For as much as I have sought out stories of individuals’ flood experiences over the past two months, those stories more often than not turn into stories of community and collaborative response. During my time as an Obermann Public Scholar this summer, I have had the opportunity to engage with Vinton, Iowa and its people in a wide array of contexts: door-to-door canvassing in flood-affected neighborhoods, arranged interviews, telephone chats, facilitated group conversations, and flood resilience games. Through it all I’ve realized I have learned but a sliver of the town’s history and workings. I will never be an expert on Vinton and its flooding—not in the ways its residents are through their lived experiences.
Throughout the summer, I have had the fantastic opportunity to serve as an Obermann Public Scholar at the African American Museum of Iowa. Through the generous funding of the Andrew Mellon Foundation, and the help of the Obermann Center for Advanced Studies, I was given the space to research the ethics of slavery education and create designs for an underground railroad education program. Through this process, I gained a critical awareness about the fraught dimensions and history of teaching slavery in the United States, alongside having the room to learn how to create ethically sourced curriculum.
As I mentioned in my previous post, a great deal of my job as community participation researcher for The Englert is to attend arts events around Iowa City. It almost feels like I’m cheating because I go to programming that I would already be interested in attending anyway. But I promise that it's truly invaluable to the research that Hannah and I have been doing.
African American museums are often born out of lack. Lacking presence in a community. Lacking public awareness of African American impact. Lacking knowledge of the fraught and powerful history of African American influence. However, from the lack, comes activism, profound stories, and testaments to the continual assertion of humanity on behalf of African Americans. This theme of capitalizing on lack and finding community, as a result, unites the African American Museum of Iowa and the DuSable Museum of African American History.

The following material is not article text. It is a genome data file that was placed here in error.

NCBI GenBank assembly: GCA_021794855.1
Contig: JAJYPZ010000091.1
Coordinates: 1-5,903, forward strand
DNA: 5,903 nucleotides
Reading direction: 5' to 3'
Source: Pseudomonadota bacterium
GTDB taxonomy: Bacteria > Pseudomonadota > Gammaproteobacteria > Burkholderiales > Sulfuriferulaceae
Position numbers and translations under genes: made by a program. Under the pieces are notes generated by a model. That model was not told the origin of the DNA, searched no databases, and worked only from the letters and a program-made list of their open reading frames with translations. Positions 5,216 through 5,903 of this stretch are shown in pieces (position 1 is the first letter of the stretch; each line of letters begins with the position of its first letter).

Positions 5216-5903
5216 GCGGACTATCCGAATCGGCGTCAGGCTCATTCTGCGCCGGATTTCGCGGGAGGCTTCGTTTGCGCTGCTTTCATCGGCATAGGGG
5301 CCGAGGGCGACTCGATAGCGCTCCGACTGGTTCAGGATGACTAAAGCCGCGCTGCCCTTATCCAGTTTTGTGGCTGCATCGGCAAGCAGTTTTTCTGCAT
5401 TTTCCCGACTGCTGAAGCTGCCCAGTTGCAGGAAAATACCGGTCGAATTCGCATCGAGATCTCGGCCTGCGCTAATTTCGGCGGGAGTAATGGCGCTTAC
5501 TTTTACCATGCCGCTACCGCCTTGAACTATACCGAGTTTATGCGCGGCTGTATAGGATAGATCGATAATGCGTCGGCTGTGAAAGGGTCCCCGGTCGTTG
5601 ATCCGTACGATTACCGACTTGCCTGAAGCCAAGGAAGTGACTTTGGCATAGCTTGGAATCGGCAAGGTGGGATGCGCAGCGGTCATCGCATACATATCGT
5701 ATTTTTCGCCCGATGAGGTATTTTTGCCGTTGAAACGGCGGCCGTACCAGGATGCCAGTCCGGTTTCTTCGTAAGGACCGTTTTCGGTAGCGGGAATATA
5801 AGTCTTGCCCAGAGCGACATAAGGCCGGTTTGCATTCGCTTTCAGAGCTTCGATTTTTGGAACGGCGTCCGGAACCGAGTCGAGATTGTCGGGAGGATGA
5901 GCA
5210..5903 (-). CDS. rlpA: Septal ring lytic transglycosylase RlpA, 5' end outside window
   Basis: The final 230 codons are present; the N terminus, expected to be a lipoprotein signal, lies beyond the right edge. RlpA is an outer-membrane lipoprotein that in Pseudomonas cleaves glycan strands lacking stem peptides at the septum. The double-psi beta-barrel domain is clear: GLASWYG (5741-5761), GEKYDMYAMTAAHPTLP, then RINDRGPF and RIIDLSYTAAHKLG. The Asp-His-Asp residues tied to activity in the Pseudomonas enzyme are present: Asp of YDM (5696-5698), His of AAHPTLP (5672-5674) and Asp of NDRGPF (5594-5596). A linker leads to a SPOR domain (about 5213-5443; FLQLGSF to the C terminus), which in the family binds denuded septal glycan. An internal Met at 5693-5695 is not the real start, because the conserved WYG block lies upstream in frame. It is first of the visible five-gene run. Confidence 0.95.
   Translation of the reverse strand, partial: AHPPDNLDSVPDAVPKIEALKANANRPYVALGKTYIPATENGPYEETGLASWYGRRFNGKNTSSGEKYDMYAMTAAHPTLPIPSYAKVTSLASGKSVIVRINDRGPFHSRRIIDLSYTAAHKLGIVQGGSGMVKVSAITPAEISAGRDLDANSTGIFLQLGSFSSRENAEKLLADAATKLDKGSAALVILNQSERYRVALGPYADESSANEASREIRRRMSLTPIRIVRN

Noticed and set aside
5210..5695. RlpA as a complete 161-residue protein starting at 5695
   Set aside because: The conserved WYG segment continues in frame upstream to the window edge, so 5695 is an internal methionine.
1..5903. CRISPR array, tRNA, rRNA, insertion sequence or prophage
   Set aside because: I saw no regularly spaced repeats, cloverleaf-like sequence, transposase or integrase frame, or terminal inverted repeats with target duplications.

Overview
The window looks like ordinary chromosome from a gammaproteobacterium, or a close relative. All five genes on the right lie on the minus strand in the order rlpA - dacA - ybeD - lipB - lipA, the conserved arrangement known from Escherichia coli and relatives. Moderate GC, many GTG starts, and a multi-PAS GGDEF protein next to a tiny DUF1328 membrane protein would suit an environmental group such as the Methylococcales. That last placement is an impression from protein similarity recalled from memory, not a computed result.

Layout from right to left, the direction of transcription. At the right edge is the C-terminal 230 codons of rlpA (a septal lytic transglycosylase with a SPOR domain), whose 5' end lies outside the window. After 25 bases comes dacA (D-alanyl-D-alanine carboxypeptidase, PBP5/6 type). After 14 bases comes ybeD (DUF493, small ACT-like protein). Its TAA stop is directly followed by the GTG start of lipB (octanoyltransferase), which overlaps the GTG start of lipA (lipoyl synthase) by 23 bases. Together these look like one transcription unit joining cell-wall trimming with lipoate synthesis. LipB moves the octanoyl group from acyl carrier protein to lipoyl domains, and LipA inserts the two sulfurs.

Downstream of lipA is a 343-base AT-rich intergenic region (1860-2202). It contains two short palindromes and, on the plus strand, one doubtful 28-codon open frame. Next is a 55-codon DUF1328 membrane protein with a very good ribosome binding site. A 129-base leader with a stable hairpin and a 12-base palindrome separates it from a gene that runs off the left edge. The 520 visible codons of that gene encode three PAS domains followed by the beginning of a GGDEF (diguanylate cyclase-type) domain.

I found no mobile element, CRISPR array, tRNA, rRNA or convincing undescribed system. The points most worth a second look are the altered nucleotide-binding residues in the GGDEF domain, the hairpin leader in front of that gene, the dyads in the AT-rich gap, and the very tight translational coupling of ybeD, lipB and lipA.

I am writing my post on a very bittersweet day--late this afternoon, I will be driving out to Clutier for my fortieth site visit, the last out of the forty historic sites I am writing on. In addition to working on the write-up stage for the other thirty-nine sites, I conducted my third and final informational interview today, something that I've really enjoyed doing--getting to hear the passion from my interviewees when they talk about why they do what they do, as well as learning about how each person came from their background (of which there has been quite a variety!) to where they are now.
While Hannah and I are interns for The Englert, a lot of our job this summer has been to map out the arts ecosystem in Iowa City and to learn how to make it more accessible to the entire community instead of just a limited demographic. We have thus spent just as much time offsite visiting other arts nonprofits as we have in The Englert offices.
At ninety-two, Dick Claeys is the oldest active rolle bolle player in Iowa and something of a local legend. In the interview I conducted with him, he spoke about his ninety years of experience playing the game that his father brought over with him when he emigrated from Belgium in 1911. This interview was conducted on July 3rd and has been edited for brevity and clarity.
In addition to writing program notes for parts of Hancher's 2019-2020 season, I am also spending a part of my internship recording those concert comments as a podcast, titled, "Tonight's Program." The title comes from Art Canter, who wrote program notes for Hancher for some 30 years, and he always titled his notes in the same way.
When we think of the people that populate a college campus, faculty members are often the first people that come to mind. This is especially true at research intensive universities like Iowa. But when it comes to expanding our knowledge base about all the humanities can teach us, we ignore too many people. For the moment, I want to focus on one group: staff members at the University of Iowa.
What does research look like? Can everything be found in a library or online? What can we gain from experiencing a place that is otherwise fully-documented in books and articles?